A man in the United Kingdom lost his hearing while hospitalized with a severe case of COVID-19, making him the first reported person in the nation to experience hearing loss possibly linked to the coronavirus.
Cases of hearing loss after COVID-19 infection have been reported previously in other countries including the U.S., but large-scale data is still lacking about the correlation between the virus and hearing problems, Dr. Alfred Iloreta, an ear nose and throat (ENT) physician at Mount Sinai's Center for Post-COVID Care in New York City, told TODAY.
What did the case report find?
The U.K. man, 45, who suffers from asthma, had been experiencing COVID-19 symptoms for 10 days before being hospitalized, according to a case report released Tuesday in BMJ. He was transferred to an intensive care unit because he was struggling to breathe, was put on a ventilator for 30 days and then developed other complications as a result. He started to improve after being treated with intravenous steroids, blood transfusion and the antiviral drug remdesivir.
A week after his breathing tube was removed, the man noticed a ringing in his left ear, a condition called tinnitus, followed by sudden hearing loss. He hadn't experienced hearing problems before, and asthma was his only underlying condition.
Dr. Fauci: ‘We’re in a bad place’ with coronavirus on the rise againOct. 13, 202002:22
Doctors confirmed his hearing loss with a test, but found no blockages or inflammation after examining his ear canal. The patient also tested negative for other possible causes, including rheumatoid arthritis, flu and HIV. This led doctors to conclude that the symptom was associated with his COVID-19 infection. The man's hearing partially recovered after a series of steroid tablets and injections.
Can COVID-19 cause hearing loss?
Without more data, it's impossible to know for sure if the coronavirus causes hearing loss, but Iloreta said he thinks it's possible and he's "not surprised" by reports of the phenomenon. Sudden hearing loss after a viral infection is frequently seen by ENT doctors, according to the case report.
Iloreta added that the most common ear symptom among his COVID-19 patients is ringing in the ears, which he's also seen with other viruses, like herpes. "A small set of patients present with this, and that indicates some sort of damage to the nerve cells that transmit our sense of hearing," he said.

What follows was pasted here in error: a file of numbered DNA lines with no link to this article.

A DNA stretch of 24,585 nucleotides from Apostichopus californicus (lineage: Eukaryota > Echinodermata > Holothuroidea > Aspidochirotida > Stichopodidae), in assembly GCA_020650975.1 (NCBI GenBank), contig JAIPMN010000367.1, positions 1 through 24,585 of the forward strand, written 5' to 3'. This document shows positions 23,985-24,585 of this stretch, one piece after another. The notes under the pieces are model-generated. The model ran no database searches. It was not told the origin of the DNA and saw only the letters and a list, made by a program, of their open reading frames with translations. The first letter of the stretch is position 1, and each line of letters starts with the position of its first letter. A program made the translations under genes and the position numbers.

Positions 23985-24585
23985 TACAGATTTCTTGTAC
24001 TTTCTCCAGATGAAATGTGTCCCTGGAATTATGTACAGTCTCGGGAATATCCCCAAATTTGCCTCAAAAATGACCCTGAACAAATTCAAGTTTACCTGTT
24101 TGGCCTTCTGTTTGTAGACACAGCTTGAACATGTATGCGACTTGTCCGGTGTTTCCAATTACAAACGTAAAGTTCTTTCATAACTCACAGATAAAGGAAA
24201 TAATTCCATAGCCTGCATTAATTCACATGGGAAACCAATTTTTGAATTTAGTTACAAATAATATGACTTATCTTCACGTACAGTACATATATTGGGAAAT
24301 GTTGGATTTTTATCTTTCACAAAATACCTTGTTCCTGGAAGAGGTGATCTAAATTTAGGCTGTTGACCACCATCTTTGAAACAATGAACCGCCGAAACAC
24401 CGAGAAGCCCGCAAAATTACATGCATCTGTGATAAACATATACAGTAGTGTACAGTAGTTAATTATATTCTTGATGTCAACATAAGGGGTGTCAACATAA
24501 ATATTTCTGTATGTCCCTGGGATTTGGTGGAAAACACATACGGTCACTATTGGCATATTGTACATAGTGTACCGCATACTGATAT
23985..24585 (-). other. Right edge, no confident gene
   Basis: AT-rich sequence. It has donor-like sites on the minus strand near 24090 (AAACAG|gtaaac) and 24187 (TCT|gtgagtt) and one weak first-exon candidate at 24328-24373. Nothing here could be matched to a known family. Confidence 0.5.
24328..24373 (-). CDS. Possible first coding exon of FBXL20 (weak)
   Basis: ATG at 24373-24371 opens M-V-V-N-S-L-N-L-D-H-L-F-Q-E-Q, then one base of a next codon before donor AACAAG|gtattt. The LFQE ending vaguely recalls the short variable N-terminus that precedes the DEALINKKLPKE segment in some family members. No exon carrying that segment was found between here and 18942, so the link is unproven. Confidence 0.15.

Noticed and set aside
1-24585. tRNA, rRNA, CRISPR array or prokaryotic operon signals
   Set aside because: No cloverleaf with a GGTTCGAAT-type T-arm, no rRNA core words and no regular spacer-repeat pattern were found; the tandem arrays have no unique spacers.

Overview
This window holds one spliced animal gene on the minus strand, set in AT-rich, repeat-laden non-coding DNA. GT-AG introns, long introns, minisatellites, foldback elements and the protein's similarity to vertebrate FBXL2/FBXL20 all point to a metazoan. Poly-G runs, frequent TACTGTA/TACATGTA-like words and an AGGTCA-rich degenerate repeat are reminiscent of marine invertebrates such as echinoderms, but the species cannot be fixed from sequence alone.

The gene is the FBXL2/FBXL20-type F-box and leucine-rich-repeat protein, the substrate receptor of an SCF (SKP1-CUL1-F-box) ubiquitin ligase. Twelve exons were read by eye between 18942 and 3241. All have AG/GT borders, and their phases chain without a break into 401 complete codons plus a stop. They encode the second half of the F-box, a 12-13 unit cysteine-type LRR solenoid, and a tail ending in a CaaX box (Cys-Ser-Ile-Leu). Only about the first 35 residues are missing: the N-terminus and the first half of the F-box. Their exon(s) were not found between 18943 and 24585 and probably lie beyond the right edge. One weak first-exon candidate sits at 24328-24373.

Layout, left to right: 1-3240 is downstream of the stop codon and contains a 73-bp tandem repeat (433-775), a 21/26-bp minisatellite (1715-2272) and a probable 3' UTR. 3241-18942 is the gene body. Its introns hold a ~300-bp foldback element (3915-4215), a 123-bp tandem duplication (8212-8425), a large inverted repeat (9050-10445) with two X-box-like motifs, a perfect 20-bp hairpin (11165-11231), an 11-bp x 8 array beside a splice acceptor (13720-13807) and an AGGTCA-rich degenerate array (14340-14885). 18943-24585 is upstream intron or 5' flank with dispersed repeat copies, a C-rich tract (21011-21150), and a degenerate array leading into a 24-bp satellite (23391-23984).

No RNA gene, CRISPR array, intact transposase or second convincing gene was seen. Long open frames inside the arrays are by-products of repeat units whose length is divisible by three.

For context, loss of smell and fatigue seem to be "more prevalent" long-term symptoms, he noted.
If COVID-19 did play a role in the man's hearing loss, Iloreta explained that it could be because the coronavirus tends to attack a protein called the ACE2 receptor, present in the ear area, as well as the nose, lungs and other organs.
"We know that the sense of hearing is a very fragile sensation, so any sort of cellular stress can cause loss of hearing," he said. "Death of the cell actually comes in the form of the ringing of the ear."
While the physicians in the BMJ report ruled out many possible causes of the condition, Iloreta said he believes it could've been caused by the treatment the patient received. In particular, antivirals, like hydroxychloroquine, can have a side effect of ear toxicity.
Trump defends debunked video, doubles down on hydroxychloroquineJuly 29, 202002:05
"(Patients) get a ton of medications when they're in the ICU," Iloreta explained. "It's unclear to me with this case report specifically that COVID-19 directly caused the sudden hearing loss because he was a really sick person."
Dr. Oliver Adunka, director of Wexner Medical Center's division of otology, neurotology and cranial base surgery in Columbus, Ohio, also has reservations about the case report.
Since the coronavirus outbreak began, the medical ENT community hasn't "really seen any increase in cases of sudden sensory hearing loss," he said. He added that because COVID-19 cases are still rising, he believes hearing loss would be reported more widely if there was a connection.
"I don't think COVID causes hearing loss," he stated. "I would think differently if we had a certain percentage of COVID patients (with) hearing loss. This is just a case report."
Asked about the BMJ patient's hearing loss, he said it could be a "coincidence. ... At some point (COVID-19 and hearing loss) will collide."
"We can't completely dismiss these case reports, and that's certainly not what I want to do," he continued. "On the other hand, the evidence that COVID causes sudden sensory loss is very limited."
What does this mean for the public?
The existing case reports on COVID-19 and hearing loss aren't a reason "to ring the alarm," Iloreta said. It's still unclear at this stage how common hearing loss may be with COVID-19, if a patient's hearing will return and whether some patients are more susceptible than others.
FDA weighs emergency approval for new COVID-19 treatmentsOct. 9, 202002:34
But, Iloreta said, the BMJ report means hearing problems are now "on (his) radar" as something to ask patients about. He also said the public should "be aware" of this potential symptom.
"There is a definitely significant potential for a COVID infection to affect your hearing, from the mild symptom of ringing in your ears to the most severe symptom of permanent hearing loss," he said. "If (you) have any hearing loss ... seek treatment from a care provider. ... The longer you wait, the less likely your hearing is going to come back."